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Consumers may not be quite ready for wearable computers, but watch-maker Fossil(s fosl), along with Texas Instruments(s txn), thinks the time is near. The Fossil project, known as Meta Watch, brings a “wearable development system aimed at inspiring the next generation of connected-watch applications.” The Meta Watch will cost $200 when it arrives in July and is powered by TI’s MSP430 ultra-low-power microcontroller and Bluetooth chip.
Meta Watch will be available in either an analog or a digital option, both of which have OLED informational displays. Both are packed with smartphone-like sensors and motors as well; inside the water-resistant stainless steel case is a vibrating motor, a three-axis accelerometer and an ambient light sensor. Like any platform, developers will have to create intelligent applications to tie the watch to a smartphone. Since the Meta Watch will be shown off in the Google I/O Developer Sandbox next week, it’s likely that Android (s goog) handsets will be among the first to benefit.
This isn’t the first time that Fossil has dabbled with intelligent watches. Back in 2004, I purchased a SPOT watch built by Fossil that used FM radio to get information through Microsoft’s(s msft) MSNDirect service to my wrist. The SPOT watches have since been discontinued and Microsoft is deactivating the service as more effective devices and data delivery methods have appeared in the form of smartphones and mobile broadband networks. I stopped wearing a watch as I transitioned from my SPOT watch to a handset, but I’m still intrigued by the idea of the Meta Watch and other similar devices.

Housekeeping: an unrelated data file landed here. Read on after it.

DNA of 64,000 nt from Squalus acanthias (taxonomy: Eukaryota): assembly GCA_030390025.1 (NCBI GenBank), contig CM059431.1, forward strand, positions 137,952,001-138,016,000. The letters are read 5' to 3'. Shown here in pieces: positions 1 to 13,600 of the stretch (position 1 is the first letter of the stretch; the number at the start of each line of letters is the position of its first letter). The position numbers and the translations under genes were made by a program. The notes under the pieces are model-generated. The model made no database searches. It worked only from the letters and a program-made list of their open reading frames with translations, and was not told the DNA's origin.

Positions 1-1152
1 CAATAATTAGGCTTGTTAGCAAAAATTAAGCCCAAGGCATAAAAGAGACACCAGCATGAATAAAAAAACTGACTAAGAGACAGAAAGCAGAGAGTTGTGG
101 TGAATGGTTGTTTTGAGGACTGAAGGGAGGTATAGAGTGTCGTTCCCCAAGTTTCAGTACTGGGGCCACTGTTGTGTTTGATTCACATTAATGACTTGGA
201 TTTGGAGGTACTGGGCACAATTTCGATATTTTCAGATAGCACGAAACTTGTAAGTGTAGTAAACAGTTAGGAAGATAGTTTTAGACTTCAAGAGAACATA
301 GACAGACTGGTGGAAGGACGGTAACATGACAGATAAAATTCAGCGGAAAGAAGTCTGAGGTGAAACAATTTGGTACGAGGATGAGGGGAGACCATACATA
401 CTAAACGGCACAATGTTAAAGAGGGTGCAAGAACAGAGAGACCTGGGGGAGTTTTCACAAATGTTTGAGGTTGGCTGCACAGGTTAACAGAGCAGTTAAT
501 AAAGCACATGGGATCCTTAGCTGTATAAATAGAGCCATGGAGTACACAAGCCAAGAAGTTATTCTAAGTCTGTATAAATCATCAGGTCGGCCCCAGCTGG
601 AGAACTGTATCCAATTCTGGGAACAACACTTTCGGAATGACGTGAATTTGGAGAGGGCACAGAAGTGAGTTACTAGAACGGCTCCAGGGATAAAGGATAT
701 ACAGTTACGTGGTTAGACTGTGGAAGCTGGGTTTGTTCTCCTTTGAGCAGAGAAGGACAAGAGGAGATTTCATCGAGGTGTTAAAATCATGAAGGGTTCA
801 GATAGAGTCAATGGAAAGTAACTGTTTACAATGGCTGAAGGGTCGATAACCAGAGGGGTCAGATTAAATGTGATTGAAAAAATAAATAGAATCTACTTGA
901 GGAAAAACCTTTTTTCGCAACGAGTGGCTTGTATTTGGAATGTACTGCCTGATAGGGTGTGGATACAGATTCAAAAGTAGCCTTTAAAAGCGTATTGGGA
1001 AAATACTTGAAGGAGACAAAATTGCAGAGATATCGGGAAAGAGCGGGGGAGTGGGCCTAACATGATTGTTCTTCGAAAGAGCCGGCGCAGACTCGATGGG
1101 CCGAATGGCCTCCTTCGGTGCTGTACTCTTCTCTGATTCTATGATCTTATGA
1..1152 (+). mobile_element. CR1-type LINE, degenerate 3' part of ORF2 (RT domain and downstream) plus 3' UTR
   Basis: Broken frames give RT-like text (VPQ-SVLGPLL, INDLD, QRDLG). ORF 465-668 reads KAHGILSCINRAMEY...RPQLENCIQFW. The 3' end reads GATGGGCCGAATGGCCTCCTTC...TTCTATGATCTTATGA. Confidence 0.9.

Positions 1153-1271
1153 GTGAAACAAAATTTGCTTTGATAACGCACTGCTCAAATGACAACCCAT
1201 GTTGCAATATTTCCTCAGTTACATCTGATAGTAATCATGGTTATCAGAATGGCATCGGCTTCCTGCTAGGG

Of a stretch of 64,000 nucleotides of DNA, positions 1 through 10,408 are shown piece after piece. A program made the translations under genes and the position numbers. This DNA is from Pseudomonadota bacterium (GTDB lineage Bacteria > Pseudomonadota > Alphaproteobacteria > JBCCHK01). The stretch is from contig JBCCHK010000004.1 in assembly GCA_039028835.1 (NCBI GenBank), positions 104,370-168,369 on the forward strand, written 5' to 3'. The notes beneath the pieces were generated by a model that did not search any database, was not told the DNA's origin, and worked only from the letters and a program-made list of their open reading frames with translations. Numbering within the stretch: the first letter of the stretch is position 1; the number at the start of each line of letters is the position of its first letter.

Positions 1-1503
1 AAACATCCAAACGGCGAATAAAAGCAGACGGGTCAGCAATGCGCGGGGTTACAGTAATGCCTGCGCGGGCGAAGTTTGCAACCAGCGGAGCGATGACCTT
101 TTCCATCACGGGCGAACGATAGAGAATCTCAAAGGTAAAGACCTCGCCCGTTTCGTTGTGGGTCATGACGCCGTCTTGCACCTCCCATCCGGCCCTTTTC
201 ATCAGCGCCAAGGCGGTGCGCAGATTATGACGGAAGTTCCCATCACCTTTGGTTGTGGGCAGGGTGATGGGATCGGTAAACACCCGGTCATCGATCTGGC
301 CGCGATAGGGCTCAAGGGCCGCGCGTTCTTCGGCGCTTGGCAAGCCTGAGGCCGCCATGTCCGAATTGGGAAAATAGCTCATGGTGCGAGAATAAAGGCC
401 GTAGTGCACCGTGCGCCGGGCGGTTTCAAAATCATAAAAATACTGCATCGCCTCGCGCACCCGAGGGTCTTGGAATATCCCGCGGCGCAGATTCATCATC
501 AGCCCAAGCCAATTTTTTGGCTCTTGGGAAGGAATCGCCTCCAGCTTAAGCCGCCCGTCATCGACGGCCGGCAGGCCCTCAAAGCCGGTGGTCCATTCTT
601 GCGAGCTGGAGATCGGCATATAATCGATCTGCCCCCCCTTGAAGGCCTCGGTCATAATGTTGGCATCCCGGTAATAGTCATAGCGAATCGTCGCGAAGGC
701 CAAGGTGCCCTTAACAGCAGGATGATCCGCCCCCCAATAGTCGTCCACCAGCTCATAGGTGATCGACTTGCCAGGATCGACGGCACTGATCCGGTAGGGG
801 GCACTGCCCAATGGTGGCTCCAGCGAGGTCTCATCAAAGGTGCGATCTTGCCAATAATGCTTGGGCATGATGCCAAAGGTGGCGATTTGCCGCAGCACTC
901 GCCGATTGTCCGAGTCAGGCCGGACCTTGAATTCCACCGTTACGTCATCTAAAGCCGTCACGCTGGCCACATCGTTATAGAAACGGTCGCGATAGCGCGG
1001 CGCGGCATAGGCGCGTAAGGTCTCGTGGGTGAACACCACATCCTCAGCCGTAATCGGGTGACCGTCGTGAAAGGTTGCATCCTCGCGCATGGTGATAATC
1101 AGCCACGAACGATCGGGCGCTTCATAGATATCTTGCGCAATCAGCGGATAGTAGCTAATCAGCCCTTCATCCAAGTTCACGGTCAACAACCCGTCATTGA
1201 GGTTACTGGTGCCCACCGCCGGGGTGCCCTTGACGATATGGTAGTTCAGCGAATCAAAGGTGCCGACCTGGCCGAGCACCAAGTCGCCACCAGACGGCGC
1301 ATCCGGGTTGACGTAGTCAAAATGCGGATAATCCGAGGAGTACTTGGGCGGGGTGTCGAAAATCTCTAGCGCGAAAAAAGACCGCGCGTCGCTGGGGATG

The concept of these devices has merit, at least to me and likely anyone else that carries a smartphone in their pocket. Instead of simply telling time, a smart watch can act as a secondary display for another device like handset or tablet. Using low-powered wireless technology such as Bluetooth, these watches can show text messages, caller ID information, important emails and calendar event reminders. More advanced functionality that allows true interaction — say replying to a text message through voice recognition — isn’t out the realm of future opportunities. And there’s no need to pull out the smartphone for this type of interaction.
So far, however, the current crop of these smarter watches have been troubled with wireless connectivity issues, based on the many reviews I’ve read. I was about to pull the trigger on either Sony’s Live View (shown) or an InPulse watch for use with my Android phone, but many owners complain that the Bluetooth connection exhibits dropped connections.
Hopefully, the Bluetooth solution from TI eliminates that problem, so I can just glance at my wrist instead of firing up the smartphone just to check emails and Facebook updates. Maybe I feel this way just because I’m reading Ray Kurzweil’s book “The Singularity Is Near,“ but I’m ready for wearable computing devices.